Monday, October 23, 2017

Grief Is Such a Cruel Turd

Grief Is Such a Cruel Turd.

This year, twenty seventeen,
Is among the hardest I’ve ever seen.
The weeks and days
Have been hard on me,
Prior to and including
October twenty three
Because Grief continues
To bare his teeth and bite me.
This I know is not absurd:
Grief is such a cruel turd.
The last few weeks.
Leading up to today.
Have stung my heart.
Shading my world dark and gray.
Grief slithers up to me
With his lips turned down
And he slaps me so hard
I can only cry and frown.
Some years, Grief waits
And crashes in after
To steal all my joy
And squelch all my laughter.
There is no way to avoid him.
He’s integral to life.
And he comes bearing gifts
Meant to reduce my strife.
But his one hand I have to hold
Allowing  his other hand to be so bold
That it will rip from deep within my heart
Those protective layers
That have been my protective slayers
Of unfathomable loneliness and pain.
He rips loose one layer at a time
As if our sons’s death were MY crime.
The first layer he rips loose
 is “love no more”, 
he tugs and pulls
Making a bloody gore
Of my sanity.
He continues soon after
by ripping “hug no more”
and “see no more”.
It really burns when he rips away
“laughs with no more”
and” touch no more.”
My tears flow as I cry
And wonder why
Must I
have to sit with Grief
Through all these years?
Haven’t I shed
More than enough tears?
Grief is such a cruel turd
I feel it is so absurd
That life is this way.
But now I’m able
That I know
I can be with other vilomahs*
Who’ve lost their glow.
And our painful stories we can share
Because we’ve learned how to care
In this most difficult way.
So now, all I can say
Is, "Grief is such a cruel turd."

*A viloma is a bereaved parent. I means: out of the natural flow, or out of the natural order.

Monday, October 16, 2017

Me Too. Yo Tambien.

Me Too. Yo Tambien.

What have we taught our young men?

It starts when they are young,

When their lives have just begun.
“Stop crying like a girl!
You’ve got to grow up and twirl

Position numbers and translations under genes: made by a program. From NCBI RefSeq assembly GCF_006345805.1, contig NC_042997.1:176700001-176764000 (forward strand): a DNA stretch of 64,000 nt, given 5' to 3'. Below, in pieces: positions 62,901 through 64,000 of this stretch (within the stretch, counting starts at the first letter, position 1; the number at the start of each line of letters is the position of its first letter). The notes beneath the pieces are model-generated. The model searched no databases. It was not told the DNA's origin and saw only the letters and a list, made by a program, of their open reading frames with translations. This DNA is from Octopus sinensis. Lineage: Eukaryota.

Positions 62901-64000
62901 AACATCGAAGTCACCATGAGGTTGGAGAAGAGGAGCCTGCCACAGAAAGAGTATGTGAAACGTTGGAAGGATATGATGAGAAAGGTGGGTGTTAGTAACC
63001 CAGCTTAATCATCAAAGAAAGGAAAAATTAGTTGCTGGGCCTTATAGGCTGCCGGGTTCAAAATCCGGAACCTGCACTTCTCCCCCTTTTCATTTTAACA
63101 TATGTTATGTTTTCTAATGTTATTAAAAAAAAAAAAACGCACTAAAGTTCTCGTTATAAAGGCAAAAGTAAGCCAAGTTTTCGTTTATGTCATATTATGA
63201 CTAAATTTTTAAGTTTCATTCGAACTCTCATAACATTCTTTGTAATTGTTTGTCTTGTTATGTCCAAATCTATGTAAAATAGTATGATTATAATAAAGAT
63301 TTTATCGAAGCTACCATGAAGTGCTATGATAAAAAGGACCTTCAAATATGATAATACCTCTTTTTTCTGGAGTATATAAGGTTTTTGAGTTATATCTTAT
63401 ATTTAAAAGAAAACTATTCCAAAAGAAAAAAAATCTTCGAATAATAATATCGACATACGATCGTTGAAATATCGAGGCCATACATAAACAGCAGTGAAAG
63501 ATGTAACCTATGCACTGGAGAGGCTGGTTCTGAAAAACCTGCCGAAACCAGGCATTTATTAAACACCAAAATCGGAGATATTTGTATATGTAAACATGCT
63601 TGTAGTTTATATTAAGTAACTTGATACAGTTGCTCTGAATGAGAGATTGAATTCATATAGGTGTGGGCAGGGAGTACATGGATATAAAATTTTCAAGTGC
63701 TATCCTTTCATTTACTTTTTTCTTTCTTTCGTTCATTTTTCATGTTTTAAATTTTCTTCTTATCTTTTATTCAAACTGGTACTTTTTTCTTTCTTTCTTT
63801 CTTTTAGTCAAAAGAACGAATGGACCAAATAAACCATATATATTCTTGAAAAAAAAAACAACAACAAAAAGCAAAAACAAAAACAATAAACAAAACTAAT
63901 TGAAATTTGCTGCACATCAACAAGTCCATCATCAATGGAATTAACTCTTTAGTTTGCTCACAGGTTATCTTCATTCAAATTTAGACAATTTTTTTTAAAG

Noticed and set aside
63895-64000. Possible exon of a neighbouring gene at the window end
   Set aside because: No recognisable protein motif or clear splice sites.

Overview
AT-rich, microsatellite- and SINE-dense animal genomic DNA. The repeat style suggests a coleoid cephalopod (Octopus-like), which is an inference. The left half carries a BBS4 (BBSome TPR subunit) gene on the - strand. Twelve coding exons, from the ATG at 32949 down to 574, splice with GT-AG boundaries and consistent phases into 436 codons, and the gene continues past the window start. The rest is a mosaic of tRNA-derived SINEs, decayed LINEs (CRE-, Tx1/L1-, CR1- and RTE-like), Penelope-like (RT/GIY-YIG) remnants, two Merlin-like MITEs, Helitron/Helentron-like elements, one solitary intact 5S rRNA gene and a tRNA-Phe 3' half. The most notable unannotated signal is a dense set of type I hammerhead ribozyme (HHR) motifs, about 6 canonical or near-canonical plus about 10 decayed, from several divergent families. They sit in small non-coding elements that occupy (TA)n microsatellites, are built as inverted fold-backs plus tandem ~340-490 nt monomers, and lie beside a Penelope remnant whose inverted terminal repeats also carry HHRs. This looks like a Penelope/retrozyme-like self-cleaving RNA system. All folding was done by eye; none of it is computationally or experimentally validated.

The world on your finger.

Don’t be weak like a girl and linger

In tears that only bring fears forcing me to switch gears

And beat real manhood into you.

Don’t let me catch you playing house.

And don’t you dare complain or grouse

When I take away your soft cuddly toys.

Those things are for sissy girls not for boys.
Men grab the world by the balls.

While girls look pretty like horses in stalls.
Men fight in wars because they are strong.

Showing your feelings is nothing but wrong.

Bite your lip, stuff your feelings in.

Expressing them shows you’ve given in.

And a real man, you can never be.

You need to grow up and be like me.”

But this is not who we are.

Becoming that will produce a scar

Over our ears and our eyes

So that we will believe the lies

That girls are ours for the taking.

What kind of world are we making?

No more! I say. No more! I demand.

We will not teach our sons that they can command

Any girl, any woman to do his bidding.

He shall respect, be kind and be loving

To every girl and every woman.

For each and every one is a reflection

Of his sister, of his mother, of his daughter.

And he must treat them all

As if he were their son, their brother or their father.
We must teach our sons to nurture.

Without that, we’ll have a painful future.
We must teach them to be kind and to share.

When they grow up, they will care.

They’ll be protective of every living thing.

Making Mother Earth safe for every human being.

Sunday, October 15, 2017

Flying Note

When I was eight years old
I was too young to be told
Too young to understand
That I was not wanted in this land.
A note carrying rock
From somewhere along our block
Came crashing through our front room window.
It landed on the floor.
I ran to the door
Hoping that I could score
A view of who had thrown it.
No one was there
As I stood and stared
Up and down our block.
I came back in and picked up the rock
And tried very hard to take stock
Of what had just happened.
I read the words on the note
“Get back on your boat.
Go back to where you came from.
You fucking wetbacks aren’t welcome.”
I didn’t know that it meant
Someone on our block was hell bent
To force us to move away
Right now! Not on some future day.
Tears flowed down my mother’s face
As she wrapped me in her protective embrace.
“They do not want us living here.
We have nothing for them to fear?
We are just like them. Don’t they know?
Where do they think that we will go?
We can’t just pack our bags and leave.
O Dios Mio! It’s hard to believe
That people, who we don’t know,
Could throw this rock to make us go.”
My mother stood up and glared
At the note from one who dared.
“We are going stay right here.
We won’t let racism or unfounded fear
Chase us away from our rightful home.
We’ll stand right here and be strong
Because this is where we belong.”

Friday, October 13, 2017


     Gente is an important word in my culture (nothern New Mexico). Gente is pronounced hen te.
     We always went into Tia Lucia's house through the back door because the front door was reserved for Gente. The front room had to be clean and ready for Gente. When she baked something special she would warn us, wagging her finger, “This is for Gente. Don’t touch it.”
We all knew the importance of that special word.
     One day, after Denise and I had become adults and we were married, we flew to Salt Lake City to visit Tia Lucia. To my surprise she greeted Denise and I at the front door. I wondered if something was wrong. She told us to sit in the front room. I started to worry. She went into the kitchen and brought us some cookies and something to drink.
A huge smile spread across my face as I turned to Denise and said, "Hey! We are Gente now."